We haven’t talked wine in awhile, have we, friends? I guess I should set aside my glass and start typing instead…
I’ve had a lot of talks with customers at the Winery lately on fruit wines, specifically cranberry fruit wines. Since the grape crop season fared very poorly this year, alternative fruit choices have been a talk among locals on how to produce some product. Though I don’t necessary agree that other fruits should be looked upon yet as there is plenty of time for vines to succeed in 2020, I do enjoy discussing different options that can be found across the tasting rooms of Michigan’s Great Southwest. And though the wine region is steadily gaining prominence in the wine industry as an area that grow numerous, successful varietals of grapes, it is no one’s surprise to see a fruit wine pop up on a menu here and there — it is tradition after all.
In the wineries around Southwest Michigan, you may find fruit wines labeled under “Dessert Wines” or listed under “Fruit Wines”. Did you know that is due to a wide-spread debate on the term “wine”? Yes, studies have been done to prove whether wines of other fruits can carry the name “wine” among them. The general consensus is that wine can only be made from grapes. Thus if a drink is made from another type of fermented fruit, it must be named “fruit-wine” rather than simply “wine.”
If you venture to Europe, you will never find the word “wine” on another fruit’s beverage. If a fruit-wine is made in Europe, it is called a “fermented alcoholic beverage” instead. In the USA this does not seem to be as specific though. There are a lot of people out there who love their fruit-wines and could care less about the technicalities of their drinks’ names!
Basically, fruit wines are fermented alcoholic beverages made from a fruit base other than grapes. Additional flavors may be taken from flowers, herbs, and additional fruits. Most fruits and berries have the potential to produce wine, but few foods other than grapes have the balanced quantities of essential wine-making components to produce a stable, drinkable wine. Some of the non-grape “wines” require added sugar to make them palatable and to increase the alcohol levels. As many winemakers prefer to make their wines in the most natural methods, adding so much sugar for taste is not always looked fondly upon. So traditionally, fruit wines have been popular with home winemakers.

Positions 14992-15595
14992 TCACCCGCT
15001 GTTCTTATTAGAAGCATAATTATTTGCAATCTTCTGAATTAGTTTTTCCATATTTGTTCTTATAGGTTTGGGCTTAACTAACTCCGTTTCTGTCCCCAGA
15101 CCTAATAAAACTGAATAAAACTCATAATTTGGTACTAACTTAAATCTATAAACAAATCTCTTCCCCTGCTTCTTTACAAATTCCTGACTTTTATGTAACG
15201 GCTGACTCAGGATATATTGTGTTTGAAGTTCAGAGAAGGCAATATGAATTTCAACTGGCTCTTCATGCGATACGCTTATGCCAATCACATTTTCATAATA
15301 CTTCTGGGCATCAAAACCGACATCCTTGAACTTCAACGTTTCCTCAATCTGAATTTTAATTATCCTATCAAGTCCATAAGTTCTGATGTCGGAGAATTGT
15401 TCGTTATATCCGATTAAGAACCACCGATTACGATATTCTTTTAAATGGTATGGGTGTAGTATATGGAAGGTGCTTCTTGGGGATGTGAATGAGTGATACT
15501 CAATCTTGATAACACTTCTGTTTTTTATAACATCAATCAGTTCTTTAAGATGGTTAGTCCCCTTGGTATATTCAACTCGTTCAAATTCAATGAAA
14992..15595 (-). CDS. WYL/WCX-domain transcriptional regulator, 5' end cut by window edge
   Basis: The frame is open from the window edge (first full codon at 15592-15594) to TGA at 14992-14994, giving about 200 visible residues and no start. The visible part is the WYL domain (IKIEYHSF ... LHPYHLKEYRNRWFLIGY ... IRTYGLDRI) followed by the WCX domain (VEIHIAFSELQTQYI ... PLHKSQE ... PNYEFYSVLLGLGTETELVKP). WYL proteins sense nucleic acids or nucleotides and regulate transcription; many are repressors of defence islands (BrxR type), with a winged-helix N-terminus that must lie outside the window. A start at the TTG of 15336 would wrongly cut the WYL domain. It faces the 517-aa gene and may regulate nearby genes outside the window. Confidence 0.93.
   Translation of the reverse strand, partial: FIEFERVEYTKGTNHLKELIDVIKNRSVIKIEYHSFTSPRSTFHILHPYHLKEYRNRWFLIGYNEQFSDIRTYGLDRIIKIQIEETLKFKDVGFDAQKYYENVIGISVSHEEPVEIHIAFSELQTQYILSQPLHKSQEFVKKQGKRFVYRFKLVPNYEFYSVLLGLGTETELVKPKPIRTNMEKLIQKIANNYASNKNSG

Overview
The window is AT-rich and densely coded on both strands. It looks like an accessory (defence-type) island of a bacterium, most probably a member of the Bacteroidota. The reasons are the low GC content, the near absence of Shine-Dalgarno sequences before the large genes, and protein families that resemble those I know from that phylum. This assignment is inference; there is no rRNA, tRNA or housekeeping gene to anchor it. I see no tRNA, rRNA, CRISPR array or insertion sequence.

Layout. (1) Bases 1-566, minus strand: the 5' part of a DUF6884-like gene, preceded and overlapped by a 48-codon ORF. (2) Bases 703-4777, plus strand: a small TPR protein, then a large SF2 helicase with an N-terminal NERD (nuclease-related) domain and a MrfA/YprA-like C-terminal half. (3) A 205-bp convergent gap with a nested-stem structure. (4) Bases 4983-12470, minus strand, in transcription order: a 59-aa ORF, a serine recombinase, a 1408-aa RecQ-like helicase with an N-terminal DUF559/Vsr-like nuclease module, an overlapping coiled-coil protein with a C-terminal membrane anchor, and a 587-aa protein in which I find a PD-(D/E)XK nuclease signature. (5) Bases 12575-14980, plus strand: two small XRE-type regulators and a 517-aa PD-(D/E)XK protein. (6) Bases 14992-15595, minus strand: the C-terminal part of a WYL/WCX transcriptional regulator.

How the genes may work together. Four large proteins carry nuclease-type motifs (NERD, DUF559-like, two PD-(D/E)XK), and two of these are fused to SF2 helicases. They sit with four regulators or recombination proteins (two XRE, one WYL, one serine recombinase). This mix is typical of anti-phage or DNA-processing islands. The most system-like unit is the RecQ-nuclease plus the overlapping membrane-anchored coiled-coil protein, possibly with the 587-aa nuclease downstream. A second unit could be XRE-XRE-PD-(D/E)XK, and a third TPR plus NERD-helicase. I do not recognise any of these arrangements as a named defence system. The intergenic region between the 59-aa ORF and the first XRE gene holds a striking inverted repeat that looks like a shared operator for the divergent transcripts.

List of possible fruit-wine bases:
Don’t get the idea that fruit-wines are beneath grape-wines. There are some truly delectable fruit-wines throughout the world! From elderberry wines to raspberry wines, to dandelion and peach, fruit-wines hold a weight in the wine industry of their own right. It would be difficult to enter a Michigan winery and not see a Michigan-grown fruit wine on their menu. Fruit-wines have become a staple in many fruit-growing states.
There are quite a few fruit-wines I could recommend to you that hail from my corner of the world such as 12 Corner Vineyard’s 100% cranberry wine or Round Barn’s plum wine. Though a dry-drinker myself, I enjoy my fair share of fruit wines throughout the year. Most of the local fruit wines are delicious on their own, but they also make great mixers or bases for sangria. And there hasn’t been a Friendsgiving hosted yet without a bowl of mulled cranberry wine on the counter.
For those coming to Southwest Michigan for wine tasting, I urge you to give some of these delicacies a try. No, they are not for everyone. Yes, they are typically sweet with high percentages of residual sugar. But they have been a traditional beverage throughout the state for centuries, meaning the recipes are tried and true. Step outside your dry palette and experience all the flavors this little area has to offer!